"Vitamin B12, also known as Cobalamin, is a water-soluble vitamin which is very important for a number of key biological pathways, including nerve function, cell growth, cell membranes and energy production.
It is an essential nutrient available exclusively from bacterial sources, ie in the diet, or through the action of gut bacteria. As Vitamin B12 is manufactured by bacteria in animal guts, you should be able to get it from red meat, fish and dairy products.
There are two main causes of Vitamin B12 deficiency – where the body can’t get B12 from your diet; and where the body can’t use it. Both can develop over a period of years or happen suddenly.
B12 is a robust molecule and survives cooking. One of the few things that can break it is a microwave oven. Even if you don’t use a microwave yourself, it’s possible that foods containing B12 have been irradiated to stop microbes growing, which might break down B12.
B12 deficiency typically makes you extremely tired (including Chronic Fatigue Syndrome) and can lead to depression; other symptoms include dizziness, hair loss, pins and needles, loss of memory, gastritis and constant headaches."*
I have been seeing the kinesiologist for about two years now. The last time I saw him my muscle testing showed that Vitamin B12 would strengthen my system. I am now on a rather high dose, at six a day.
I had taken these supplements already a few months ago but it appears that my body still has a deficiency in B12. I have done some research on this vitamin which, according to certain studies, a vast part of the population is deficient in. People who suffer from intestinal disorders are particularly at risk, as their bodies are unable to absorb the vitamin. Given that IBS, for example, is such a common illness, this to me could mean that a good part of the population may well also have a B12 deficiency.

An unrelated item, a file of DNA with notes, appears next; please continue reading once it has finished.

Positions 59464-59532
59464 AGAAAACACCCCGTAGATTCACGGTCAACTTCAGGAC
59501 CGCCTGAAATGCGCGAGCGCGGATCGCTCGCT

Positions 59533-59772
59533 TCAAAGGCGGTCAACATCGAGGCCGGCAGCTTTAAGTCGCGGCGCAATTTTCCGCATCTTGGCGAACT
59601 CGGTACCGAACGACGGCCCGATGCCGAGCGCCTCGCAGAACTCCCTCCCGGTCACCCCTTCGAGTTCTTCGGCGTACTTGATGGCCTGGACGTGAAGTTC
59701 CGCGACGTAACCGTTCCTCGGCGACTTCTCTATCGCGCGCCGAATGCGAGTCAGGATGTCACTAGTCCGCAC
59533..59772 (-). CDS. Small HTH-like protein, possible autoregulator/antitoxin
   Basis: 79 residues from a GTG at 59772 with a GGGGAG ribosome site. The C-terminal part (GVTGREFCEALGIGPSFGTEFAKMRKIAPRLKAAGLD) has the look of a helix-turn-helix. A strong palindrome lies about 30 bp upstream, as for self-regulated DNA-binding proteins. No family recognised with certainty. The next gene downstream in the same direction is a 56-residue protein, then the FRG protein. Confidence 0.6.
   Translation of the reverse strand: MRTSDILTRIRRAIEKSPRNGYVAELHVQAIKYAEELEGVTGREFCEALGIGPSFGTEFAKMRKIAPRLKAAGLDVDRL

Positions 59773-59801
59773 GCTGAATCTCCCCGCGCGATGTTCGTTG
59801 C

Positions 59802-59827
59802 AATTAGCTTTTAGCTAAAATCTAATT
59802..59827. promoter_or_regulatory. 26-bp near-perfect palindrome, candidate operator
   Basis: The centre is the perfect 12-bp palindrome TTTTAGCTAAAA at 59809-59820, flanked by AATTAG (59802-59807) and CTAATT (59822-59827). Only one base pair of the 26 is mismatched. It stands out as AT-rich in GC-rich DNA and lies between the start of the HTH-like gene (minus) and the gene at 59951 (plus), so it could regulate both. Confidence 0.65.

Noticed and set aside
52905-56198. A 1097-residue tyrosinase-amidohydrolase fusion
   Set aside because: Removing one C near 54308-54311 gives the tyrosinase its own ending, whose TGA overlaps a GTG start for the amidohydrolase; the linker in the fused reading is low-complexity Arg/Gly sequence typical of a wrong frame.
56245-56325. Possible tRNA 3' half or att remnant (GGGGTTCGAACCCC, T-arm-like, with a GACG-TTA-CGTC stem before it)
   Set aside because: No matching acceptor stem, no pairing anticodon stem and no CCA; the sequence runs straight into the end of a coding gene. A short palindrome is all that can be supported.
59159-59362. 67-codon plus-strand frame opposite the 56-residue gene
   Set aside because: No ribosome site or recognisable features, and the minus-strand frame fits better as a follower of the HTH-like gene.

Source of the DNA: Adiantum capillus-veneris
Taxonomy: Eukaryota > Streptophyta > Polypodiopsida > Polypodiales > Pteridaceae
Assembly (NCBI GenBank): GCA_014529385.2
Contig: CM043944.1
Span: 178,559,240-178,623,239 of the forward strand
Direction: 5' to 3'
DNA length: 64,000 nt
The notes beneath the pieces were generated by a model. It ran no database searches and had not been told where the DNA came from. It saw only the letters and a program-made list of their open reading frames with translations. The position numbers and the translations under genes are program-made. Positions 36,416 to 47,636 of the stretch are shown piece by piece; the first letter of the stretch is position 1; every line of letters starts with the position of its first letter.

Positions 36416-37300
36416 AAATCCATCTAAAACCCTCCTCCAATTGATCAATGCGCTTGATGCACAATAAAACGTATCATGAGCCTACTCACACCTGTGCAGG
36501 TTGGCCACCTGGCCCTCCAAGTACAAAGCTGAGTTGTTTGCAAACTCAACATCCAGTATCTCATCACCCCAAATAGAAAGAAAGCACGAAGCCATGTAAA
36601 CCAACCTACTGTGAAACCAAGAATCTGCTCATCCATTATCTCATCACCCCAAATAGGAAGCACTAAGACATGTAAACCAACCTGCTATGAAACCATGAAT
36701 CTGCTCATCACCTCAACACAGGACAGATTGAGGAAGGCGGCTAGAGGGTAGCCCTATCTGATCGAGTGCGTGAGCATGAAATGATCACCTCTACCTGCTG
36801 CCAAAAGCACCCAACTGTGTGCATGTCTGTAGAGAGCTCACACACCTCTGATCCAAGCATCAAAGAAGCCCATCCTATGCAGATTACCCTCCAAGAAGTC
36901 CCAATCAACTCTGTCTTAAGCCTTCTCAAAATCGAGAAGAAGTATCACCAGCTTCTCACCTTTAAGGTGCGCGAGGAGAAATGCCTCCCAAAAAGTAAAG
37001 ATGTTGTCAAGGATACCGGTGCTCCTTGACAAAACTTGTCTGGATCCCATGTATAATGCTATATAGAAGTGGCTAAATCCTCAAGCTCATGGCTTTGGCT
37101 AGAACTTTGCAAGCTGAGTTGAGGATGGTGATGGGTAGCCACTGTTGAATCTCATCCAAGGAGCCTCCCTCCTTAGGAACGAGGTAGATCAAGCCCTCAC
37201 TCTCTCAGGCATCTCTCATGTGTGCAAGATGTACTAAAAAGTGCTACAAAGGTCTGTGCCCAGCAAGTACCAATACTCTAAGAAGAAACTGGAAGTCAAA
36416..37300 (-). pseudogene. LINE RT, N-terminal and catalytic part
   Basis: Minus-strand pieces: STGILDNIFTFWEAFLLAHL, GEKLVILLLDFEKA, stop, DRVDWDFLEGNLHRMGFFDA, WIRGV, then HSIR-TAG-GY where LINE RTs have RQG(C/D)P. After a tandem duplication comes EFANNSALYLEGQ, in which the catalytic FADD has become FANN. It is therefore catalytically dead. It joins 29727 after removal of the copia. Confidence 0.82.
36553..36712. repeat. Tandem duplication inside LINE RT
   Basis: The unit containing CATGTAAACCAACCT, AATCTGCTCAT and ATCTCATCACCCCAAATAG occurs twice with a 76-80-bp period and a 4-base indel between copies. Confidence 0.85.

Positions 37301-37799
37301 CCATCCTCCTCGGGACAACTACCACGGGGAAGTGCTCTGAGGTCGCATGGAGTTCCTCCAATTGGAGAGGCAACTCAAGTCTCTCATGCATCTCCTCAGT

Given my recent unsettled stomach and considering that I don’t particularly eat a lot of red meat or dairy products, let alone fish, lacking in B12 hasn’t come as too much of a surprise to me.
The headache is still hovering at a 1, which is perfectly acceptable to live with. When I think back at how bad it was at the beginning, at about 9/10, making me scream in agony at night and bang my head against the bed, I feel grateful not to feel like that again. And all I can do is hope it will not flare up to such horrid levels again.
The mystery remains as to what is causing it – even the kinesiologist, who is so passionate about his work and who is determined to find a solution to my headache, said to me the other day: ‘No wonder no one knows what your headache is - every time something new comes up!’. Even he is baffled as to what could be the underlying cause, but given the progress I have seen since my first appointment two years ago, my faith in curing my headache relies entirely on him.